World Fine Art Professionals and their Key-Pieces, 31 – Els Botman

Els Botman is a Dutch visual artist. Currently she is working on the SUN Project, which will travel to the EuropArtVision Festival in Strasbourg at the end of November. The origin of this project goes back to Bolivia, where she lived for a number of years. There she was struck by the Bolivian light, a light that is high in contrast. High Key is the professional term. Light or bright tones predominate in a palette of white and black, with little gray.

Els Botman: ‘Very poetically, I went back to the basic essence. I took that very basic palette and made my own backgrounds. Then I arrived at the fresco-technique. This same Bolivian light brought me to my SUN-project.’ She has now been working on this concept for a year. So far Botman made over 300 pictures with suns in all colours , where the sun appears to vibrate with pure energy.


‘I started with the SUN Project in Slovenia. In my vision the light of the sun mirrors us. It brings us to another level of understanding of who we are – closer to our intuition, located at the heart.  And the heart is energy. That’s the essence of it.  The pictures I make are said to have the same effect as a Rothko painting, simple and powerful. When the images are projected together with the sounds of human breathing, as they are in the new installation ‘Relocation’ they effectively take people from the outside to their inside. ’

At the heart of the work of Els Botman is the belief that everything in the world is energy and that energy is constantly in flux. Botman: ‘If you realize this, then the world we perceive becomes much less defined.   When something vibrates, the world opens up to the viewer. You begin to see that everything is connected, but in a different way.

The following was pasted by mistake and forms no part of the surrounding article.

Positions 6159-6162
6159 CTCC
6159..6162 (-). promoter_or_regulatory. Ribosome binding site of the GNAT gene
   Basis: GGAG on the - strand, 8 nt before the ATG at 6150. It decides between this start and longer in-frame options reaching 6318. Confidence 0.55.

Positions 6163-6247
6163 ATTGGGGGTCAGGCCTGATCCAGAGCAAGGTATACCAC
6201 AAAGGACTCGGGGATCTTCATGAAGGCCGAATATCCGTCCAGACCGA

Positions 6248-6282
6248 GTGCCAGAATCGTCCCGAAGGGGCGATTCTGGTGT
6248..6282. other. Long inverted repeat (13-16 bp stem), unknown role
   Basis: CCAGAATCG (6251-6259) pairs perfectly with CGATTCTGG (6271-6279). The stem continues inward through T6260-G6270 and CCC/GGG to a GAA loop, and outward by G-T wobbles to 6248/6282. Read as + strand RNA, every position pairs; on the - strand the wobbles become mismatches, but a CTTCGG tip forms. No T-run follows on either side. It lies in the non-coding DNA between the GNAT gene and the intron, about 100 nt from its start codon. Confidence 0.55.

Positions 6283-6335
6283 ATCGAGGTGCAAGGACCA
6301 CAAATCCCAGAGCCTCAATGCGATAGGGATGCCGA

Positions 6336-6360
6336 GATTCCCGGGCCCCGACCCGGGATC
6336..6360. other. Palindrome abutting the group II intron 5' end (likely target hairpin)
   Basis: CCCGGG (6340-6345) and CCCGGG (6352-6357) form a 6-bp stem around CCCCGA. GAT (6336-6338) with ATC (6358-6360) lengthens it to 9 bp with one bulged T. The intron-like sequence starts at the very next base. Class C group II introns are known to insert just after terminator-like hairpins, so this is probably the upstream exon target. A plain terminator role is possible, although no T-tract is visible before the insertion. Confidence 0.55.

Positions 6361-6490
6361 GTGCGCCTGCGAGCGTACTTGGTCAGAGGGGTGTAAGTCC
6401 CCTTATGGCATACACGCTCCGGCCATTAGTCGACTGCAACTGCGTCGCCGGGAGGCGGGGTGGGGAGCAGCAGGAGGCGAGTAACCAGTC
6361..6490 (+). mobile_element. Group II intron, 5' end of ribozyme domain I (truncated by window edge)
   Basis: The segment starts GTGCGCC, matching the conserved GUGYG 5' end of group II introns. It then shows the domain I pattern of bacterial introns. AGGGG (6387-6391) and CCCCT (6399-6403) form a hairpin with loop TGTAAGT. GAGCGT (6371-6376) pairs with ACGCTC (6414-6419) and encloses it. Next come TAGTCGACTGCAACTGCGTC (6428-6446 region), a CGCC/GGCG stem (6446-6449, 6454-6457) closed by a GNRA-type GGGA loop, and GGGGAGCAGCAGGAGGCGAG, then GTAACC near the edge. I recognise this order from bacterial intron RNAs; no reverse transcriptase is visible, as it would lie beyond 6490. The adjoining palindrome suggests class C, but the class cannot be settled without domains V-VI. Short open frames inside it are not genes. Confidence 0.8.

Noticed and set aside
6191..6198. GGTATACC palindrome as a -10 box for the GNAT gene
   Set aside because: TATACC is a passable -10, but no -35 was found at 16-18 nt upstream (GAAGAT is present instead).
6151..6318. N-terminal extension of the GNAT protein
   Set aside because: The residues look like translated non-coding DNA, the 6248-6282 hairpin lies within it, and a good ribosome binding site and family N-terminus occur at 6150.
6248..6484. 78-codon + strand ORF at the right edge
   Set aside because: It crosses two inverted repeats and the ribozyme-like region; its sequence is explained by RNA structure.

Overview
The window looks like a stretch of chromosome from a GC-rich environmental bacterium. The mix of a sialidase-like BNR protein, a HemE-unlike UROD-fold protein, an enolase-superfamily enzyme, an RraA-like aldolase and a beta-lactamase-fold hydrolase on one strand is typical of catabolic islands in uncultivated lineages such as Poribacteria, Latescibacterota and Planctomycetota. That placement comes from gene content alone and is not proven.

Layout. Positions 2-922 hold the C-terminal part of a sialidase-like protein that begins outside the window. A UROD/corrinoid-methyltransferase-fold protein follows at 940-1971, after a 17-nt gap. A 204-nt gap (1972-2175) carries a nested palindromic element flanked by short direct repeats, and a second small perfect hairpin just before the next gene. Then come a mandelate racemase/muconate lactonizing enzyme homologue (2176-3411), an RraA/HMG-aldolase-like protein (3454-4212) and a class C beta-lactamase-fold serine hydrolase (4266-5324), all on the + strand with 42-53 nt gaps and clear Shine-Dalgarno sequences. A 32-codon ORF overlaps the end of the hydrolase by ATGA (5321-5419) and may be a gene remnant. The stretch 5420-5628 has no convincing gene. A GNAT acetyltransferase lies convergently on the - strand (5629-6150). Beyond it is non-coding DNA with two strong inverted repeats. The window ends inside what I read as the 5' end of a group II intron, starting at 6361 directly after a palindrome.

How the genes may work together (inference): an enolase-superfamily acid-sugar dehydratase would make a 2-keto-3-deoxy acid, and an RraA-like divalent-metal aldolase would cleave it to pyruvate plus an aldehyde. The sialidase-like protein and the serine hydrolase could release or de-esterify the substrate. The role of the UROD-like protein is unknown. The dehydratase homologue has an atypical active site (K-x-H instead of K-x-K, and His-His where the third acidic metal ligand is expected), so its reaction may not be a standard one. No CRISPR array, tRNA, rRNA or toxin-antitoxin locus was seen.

In this way we arrive at a kind of primal, harmonious collective consciousness, just as Mondrian pursued in his work. I want to bring people in contact with that energy, the essence that emanates from life in all its incarnations.’


Botman believes that once we perceive these vibrations, we can  clearly see and experience the essence of things.  ‘This essence is for me a key to connect, to find harmony. True love is a way of understanding. Unfortunately we tend to look at outward appearances. I search for the intangible form.’ 

She showed it already in her pictures of trees. The trees seem to move, to vibrate. There is a picture of a tree that is remarkably similar to a Mondrian painting. Botman: ‘This is a way in which you can really feel what a tree is. Artists like Mondrian and Rothko expressed this through abstraction. I’m not looking for beauty, not driven by aesthetics. Beauty may be the result of my work. By definition essence carries a certain degree of beauty along with it.’ 

More perspectives

Botman has a love / hate relationship with photography. She discovered her key quality early in her career when she was in Amsterdam at the Photo Academy.  ‘I wanted to find a way to visualize my experience with trees. I started to experiment heavily. I tried to break apart the conventional frozen image. 

David Hockney compiled a beautiful book in which he conducts research on the photographic medium. He shows that photos are actually a kind of inanimate representation of reality. I knew then that painting represents our experiences much more vividly.